• An Elegant Woman by Martha McPhee (Scribner) Setting: United States; 20th century. What happens? How four generations of women coped with their differing circumstances, reinventing themselves as necessary and informing the lives of their children and their grandchildren to follow. This family saga takes us from the East Coast to the upper Plains, from richer to poorer, from supportive to indifferent as a set of sisters in contemporary times try to understand the lives of the women who came before them.
  • Exciting Times by Naoise Dolan (Ecco) Setting: Hong Kong. What Happens? A contemporary Irish expat living in Hong Kong must decide who she really is. While eking out a living teaching English to the wealthy, Ava meets a rich male banker and soon allows herself to become a kept woman, entering a social stratum she could never afford. When he is transferred to London, Ava meets a powerful female lawyer and is soon attracted to her and her lifestyle. When the banker returns to Hong Kong, Ava must decide who she is and what she wants.
Pick Fantasy or Reality
  • 10 books recommended by Beth Fish ReadsThe Court of Miracles by Kester Grant (Knopf BYR) Setting: alternate Paris; 1828. What happens? After the failed French revolution, Paris is ruled by two courts: that of Louis XVII, which remains indifferent as ever to the plight of the poor, and that of the underworld guilds, who control the people. Nina has found a place in the Thieves Court, building her reputation as a skilled burglar, but when her BFF attracts the attention of the Guild of Flesh, Nina becomes determined to save her friend and the others enslaved by that guild. Action and adventure mixed with themes of class, race, and human trafficking.
  • The Inner Coast by Donovan Hohn (Norton) Setting: United States What happens? This collection of 10 previously published essays explores our relationship with the landscape, with our past, and with some of our literary heroes. Several essays focus on water, ranging from ice canoeing to scuba diving, droughts, and the Flint, Michigan, water crisis. In some pieces, Hohn turns to his family, writing about his mother's struggles with mental health and his uncle's passion for collecting antique tools. His discussions of literature include Henry David Thoreau, Adrienne Rich, and even the Bible. Put these though-provoking, prize-winning essays on your reading list.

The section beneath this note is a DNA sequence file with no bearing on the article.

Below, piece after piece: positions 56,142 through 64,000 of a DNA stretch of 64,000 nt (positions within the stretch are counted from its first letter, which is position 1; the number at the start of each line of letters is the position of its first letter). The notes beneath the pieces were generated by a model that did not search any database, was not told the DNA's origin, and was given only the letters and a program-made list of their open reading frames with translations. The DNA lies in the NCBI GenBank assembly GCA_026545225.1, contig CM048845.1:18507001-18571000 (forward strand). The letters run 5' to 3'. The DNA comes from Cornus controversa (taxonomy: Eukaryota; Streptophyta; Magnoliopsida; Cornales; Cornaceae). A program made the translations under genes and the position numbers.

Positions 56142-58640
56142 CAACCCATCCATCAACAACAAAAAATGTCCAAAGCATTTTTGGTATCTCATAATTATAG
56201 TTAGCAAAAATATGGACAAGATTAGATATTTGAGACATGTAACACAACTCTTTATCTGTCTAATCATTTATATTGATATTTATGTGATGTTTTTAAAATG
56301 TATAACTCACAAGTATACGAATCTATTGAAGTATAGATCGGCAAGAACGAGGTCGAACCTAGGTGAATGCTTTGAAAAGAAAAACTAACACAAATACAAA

11 comments:

rhapsodyinbooks 6/8/20, 6:50 AM  

Seven Years in Darkness sounds particularly intriguing. Thanks for all the suggestions!

Kathy Martin 6/8/20, 8:16 AM  

Interesting assortment of books. Come see my week here. Happy reading!

Daryl 6/8/20, 8:56 AM  

some interesting books .. i am almost done with book one in a series by Pierce Brown that begins with Red Rising the narrator is Tim Gerard Reynolds at first i wasnt sure i even wanted to continue past the first chapter but he's such a good narrator i stuck with it and now i am invested .. have you read?

Tina 6/8/20, 9:02 AM  

I have the Guest List by Foley in my holds at the library. Hoping that comes up soon.
The family saga by McPhee intertests me as I love a multi generational story. The perspectives are interesting to me.

Laurel-Rain Snow 6/8/20, 9:13 AM  

I have The Guest List and can't wait to read it! The Choice looks very good. Thanks for sharing, and I am also eager to read The Vanishing Half.

Thanks for visiting my blog, and enjoy your week.

Les in Oregon 6/8/20, 6:37 PM  

I enjoyed The Mothers, so I'm very interested in The Vanishing Half. It's getting a lot of press this week.

Deb Nance at Readerbuzz 6/8/20, 9:28 PM  

These titles sound fabulous. Thank you for sharing these with us.

Greg 6/8/20, 10:39 PM  

The Guest List is one I'm definitely interested. I've been looking for good thrillers lately...

Vicki 6/9/20, 1:36 PM  

The "Read with the Lights On" books caught my attention!

westmetromommy 6/10/20, 6:51 PM  

I have "The Guest List" sitting on my bookshelf...hoping to get to it soon!

Jackie McGuinness 6/20/20, 9:01 AM  

SIGH more books added to my wish list.